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You’ve Never Seen Gwendolyn Brooks Like This Before

To cap off a celebration of her 100th birthday, “No Blue Memories” tells the life story of Chicago’s Pulitzer Prize-winning poet.

A dream team of Chicago’s young black creatives put together a multimedia homage to Gwendolyn Brooks.   Photo: Julia Miller/Manual Cinema

This weekend, Chicago’s centennial celebration of its patron saint of poetry, Gwendolyn Brooks, comes to a close with No Blue Memories—a biographical stage play featuring video, paper puppetry, and live music at the Harold Washington Library.

Funded by the Poetry Foundation, No Blue Memories is the brainchild of local poets and polymaths Eve Ewing, Nate Marshall, Jamila Woods, and Ayanna Woods, who collaborated with Manual Cinema on a production so weird and innovative, it’s hard to describe. Narratively, the play charts the life of Gwendolyn Brooks, from her early days in Bronzeville to her Pulitzer Prize for Poetry and beyond. But what you’ll see on (and above) the stage is like being on the set of a Hollywood movie and watching it on-screen at the same time.

This companion video, “We Real Cool,” gives you a sense of the show’s aesthetic, but not how the live performance works. To better explain the project and Gwendolyn Brooks’s impact on Chicago, we caught up with the play’s director, Sarah Fornace, and one of its writers, Eve Ewing.

So…what will the audience actually see? Is No Blue Memories more of a play or a movie?

Sarah Fornace: When you get to the theater, you’ll see a big screen above the stage. Below, there’s a five-piece band, four projectors, 15 wigs, and 500 puppets. All of the music and all of the imagery is created live on the stage, and then it’s fed onto the screen. So you can look up and see a continuous movie with hand-drawn backgrounds, or you can look down and see Jamila Woods singing and the band playing and the performers running around the stage.

Eve, what’s the most interesting or surprising thing you learned during your research at the University of Illinois’s archives?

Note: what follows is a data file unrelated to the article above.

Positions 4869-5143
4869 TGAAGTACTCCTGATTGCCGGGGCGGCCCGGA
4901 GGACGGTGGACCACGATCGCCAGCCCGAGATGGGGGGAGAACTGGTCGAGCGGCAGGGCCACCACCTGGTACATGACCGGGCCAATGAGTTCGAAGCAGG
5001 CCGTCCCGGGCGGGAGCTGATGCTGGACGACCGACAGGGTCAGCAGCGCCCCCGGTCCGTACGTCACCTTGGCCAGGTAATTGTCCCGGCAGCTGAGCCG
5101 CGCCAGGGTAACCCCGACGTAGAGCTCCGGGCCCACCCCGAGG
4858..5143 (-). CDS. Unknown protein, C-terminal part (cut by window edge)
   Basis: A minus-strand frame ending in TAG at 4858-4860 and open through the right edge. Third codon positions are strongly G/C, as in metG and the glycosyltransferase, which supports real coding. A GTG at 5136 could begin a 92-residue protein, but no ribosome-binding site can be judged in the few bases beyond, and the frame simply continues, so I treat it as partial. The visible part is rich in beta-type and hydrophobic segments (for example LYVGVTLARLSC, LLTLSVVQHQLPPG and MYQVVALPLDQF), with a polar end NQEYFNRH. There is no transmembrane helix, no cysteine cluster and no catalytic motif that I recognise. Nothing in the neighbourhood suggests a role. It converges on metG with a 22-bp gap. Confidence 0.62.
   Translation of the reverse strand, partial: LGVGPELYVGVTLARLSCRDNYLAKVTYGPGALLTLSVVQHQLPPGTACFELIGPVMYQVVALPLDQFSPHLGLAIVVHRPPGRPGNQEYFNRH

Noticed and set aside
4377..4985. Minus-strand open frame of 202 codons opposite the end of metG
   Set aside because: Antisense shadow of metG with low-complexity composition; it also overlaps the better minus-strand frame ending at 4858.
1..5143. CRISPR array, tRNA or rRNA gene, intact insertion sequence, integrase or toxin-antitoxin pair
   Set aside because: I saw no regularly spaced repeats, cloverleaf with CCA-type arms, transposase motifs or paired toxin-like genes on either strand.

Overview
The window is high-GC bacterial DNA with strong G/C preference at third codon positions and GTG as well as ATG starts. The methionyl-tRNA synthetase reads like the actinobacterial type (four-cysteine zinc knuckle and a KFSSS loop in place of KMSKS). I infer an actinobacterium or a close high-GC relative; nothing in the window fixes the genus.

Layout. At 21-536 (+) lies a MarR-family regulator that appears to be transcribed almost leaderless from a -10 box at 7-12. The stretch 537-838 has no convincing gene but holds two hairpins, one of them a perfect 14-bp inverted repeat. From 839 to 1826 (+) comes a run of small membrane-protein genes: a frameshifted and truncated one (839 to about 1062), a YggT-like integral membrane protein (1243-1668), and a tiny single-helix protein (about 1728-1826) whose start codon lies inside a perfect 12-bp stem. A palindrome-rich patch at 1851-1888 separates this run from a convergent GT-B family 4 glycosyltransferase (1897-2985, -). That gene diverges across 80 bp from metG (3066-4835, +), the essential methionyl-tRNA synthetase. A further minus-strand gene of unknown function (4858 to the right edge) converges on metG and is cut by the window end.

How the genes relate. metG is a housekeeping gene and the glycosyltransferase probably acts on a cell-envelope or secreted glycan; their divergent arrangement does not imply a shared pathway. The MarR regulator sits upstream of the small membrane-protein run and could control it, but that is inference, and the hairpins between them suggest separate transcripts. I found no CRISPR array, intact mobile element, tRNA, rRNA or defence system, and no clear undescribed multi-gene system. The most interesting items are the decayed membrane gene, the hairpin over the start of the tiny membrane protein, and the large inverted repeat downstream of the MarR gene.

Eve Ewing: I had done some archival research on Brooks’s letters back in 2006 or so, at another collection at Berkeley, so I was somewhat familiar with the nature of her correspondence, and I knew she spent a lot of time writing letters to children and fans. But the funniest part is that she was so shady. She would write these really sarcastic marginal comments in response to people who wrote her goofy questions.

How did you first discover Gwendolyn Brooks?

E.E.: “We Real Cool” is the earliest poem I ever remember learning. I must have read it in second or third grade, and it just stuck with me. When I was older and in college, I was so happy to revisit her work and realize how dense and rich and giving it was.

S.F.: I grew up in Philadelphia, and amazingly, Gwendolyn Brooks wasn’t on the curriculum. A lot of the show’s other cast members from Ohio and Florida had never read her, either. But as soon as I started telling people I was working on this project, almost everyone in Chicago had a story about Miss Brooks. She touched so many people and gave away so many books.

Why is Gwendolyn Brooks still so important a hundred years after her birth?

E.E.: Brooks gave a language to the everyday, and in so doing gave power to the generations of poets who would come after and be raised in the belief that our lives mattered, our stories mattered, the places where we are from mattered.

S.F.: She was like a real-life superhero. She won a Pulitzer and worked at the Library of Congress, and yet still found time to go to all of these high schools and eighth-grade graduations in Chicago, and sent money for all of these poetry awards.

Will there be future performances of No Blue Memories after this weekend?

S.F.: We really hope so! We’d love to perform it again for schools and the public. All of our pieces are made for touring—the projectors and the screen—everything packs down, so we’re really mobile. 

11/17-18 at 6:30 p.m. and 11/19 at 2 p.m. Free. Harold Washington Library Center. poetryfoundation.org

Adam Morgan writes about culture and history for Chicago magazine. He is the editor-in-chief of the Chicago Review of Books, a book critic at the Minneapolis Star-Tribune, and his writing has appeared in The Guardian, Poets & Writers, The Denver Post, Literary Hub, Electric Literature, and elsewhere.

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